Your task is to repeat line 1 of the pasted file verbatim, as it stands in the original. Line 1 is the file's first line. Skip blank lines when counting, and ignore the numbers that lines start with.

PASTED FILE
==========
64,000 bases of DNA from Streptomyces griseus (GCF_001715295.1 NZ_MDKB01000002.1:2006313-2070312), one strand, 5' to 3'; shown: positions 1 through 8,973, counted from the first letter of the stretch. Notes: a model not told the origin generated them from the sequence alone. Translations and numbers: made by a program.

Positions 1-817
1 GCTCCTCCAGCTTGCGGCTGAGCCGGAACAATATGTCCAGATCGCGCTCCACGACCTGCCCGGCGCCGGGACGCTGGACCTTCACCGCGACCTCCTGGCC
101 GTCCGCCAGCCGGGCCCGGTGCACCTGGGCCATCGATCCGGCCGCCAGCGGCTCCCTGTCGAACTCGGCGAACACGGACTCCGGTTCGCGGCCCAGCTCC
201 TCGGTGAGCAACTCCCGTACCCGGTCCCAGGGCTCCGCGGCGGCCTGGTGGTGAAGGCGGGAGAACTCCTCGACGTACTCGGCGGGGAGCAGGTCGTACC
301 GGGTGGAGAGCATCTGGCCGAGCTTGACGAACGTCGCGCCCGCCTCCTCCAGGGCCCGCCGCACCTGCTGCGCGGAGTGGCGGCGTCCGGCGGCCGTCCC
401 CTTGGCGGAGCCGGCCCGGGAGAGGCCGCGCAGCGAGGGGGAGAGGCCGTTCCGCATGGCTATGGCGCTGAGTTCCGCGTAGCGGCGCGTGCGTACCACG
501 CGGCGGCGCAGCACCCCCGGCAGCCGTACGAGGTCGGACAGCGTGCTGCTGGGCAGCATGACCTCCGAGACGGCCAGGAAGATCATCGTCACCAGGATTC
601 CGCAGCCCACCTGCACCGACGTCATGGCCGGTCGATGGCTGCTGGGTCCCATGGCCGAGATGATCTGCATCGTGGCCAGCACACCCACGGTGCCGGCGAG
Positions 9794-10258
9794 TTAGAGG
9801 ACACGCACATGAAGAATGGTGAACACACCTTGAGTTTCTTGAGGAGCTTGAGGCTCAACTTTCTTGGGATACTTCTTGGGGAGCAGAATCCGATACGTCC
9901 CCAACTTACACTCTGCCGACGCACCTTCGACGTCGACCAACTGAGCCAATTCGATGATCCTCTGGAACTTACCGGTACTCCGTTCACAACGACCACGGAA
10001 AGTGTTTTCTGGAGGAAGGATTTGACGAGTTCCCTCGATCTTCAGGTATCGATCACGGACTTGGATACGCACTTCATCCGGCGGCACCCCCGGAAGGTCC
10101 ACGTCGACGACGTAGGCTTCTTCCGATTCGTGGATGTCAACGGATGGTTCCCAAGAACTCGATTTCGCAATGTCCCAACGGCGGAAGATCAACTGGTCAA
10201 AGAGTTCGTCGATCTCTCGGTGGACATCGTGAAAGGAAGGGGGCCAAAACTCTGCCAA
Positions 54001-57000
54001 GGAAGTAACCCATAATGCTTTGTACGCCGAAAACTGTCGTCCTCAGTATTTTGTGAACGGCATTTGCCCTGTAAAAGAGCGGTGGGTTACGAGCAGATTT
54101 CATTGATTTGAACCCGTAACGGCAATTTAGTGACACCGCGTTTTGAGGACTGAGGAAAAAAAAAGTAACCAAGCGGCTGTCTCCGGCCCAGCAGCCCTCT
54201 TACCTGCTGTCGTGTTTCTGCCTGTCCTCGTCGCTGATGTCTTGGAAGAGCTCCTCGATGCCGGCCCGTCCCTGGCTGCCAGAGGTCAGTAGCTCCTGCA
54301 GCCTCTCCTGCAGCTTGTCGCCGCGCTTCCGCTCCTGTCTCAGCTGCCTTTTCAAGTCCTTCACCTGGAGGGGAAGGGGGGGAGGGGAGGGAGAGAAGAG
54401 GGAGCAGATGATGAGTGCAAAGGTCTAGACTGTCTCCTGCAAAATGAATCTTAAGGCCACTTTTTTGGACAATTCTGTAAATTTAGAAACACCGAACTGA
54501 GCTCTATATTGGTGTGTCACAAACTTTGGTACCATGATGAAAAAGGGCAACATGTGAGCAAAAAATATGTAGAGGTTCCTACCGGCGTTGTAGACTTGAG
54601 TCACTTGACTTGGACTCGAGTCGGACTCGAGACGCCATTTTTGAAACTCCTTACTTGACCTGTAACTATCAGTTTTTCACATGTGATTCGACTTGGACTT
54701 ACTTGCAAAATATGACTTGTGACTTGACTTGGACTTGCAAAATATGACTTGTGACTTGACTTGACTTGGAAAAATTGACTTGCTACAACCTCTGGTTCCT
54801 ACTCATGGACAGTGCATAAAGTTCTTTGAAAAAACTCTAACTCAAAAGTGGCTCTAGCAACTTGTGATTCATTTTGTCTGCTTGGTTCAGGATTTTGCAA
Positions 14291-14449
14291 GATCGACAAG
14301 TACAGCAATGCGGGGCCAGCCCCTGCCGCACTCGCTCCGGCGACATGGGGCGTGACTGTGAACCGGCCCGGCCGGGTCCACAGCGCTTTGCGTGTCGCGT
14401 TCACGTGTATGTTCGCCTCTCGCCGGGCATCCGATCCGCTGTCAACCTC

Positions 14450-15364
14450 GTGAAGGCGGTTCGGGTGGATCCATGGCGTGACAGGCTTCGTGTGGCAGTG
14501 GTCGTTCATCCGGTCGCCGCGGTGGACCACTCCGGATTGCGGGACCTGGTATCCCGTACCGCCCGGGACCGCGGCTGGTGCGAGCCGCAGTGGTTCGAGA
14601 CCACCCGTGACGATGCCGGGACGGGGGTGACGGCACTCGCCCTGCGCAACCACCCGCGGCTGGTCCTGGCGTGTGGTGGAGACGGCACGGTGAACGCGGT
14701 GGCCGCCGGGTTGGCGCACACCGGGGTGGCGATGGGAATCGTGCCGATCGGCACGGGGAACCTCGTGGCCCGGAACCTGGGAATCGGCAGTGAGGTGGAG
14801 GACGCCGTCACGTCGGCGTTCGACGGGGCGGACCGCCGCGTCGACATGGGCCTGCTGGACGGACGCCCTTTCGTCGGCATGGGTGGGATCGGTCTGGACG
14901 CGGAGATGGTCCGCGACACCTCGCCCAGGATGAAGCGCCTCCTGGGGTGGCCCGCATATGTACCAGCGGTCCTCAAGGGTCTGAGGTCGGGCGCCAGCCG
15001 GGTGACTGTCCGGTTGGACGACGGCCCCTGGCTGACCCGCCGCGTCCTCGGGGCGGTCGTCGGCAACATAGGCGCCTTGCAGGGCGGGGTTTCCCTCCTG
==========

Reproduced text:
64,000 bases of DNA from Streptomyces griseus (GCF_001715295.1 NZ_MDKB01000002.1:2006313-2070312), one strand, 5' to 3'; shown: positions 1 through 8,973, counted from the first letter of the stretch. Notes: a model not told the origin generated them from the sequence alone. Translations and numbers: made by a program.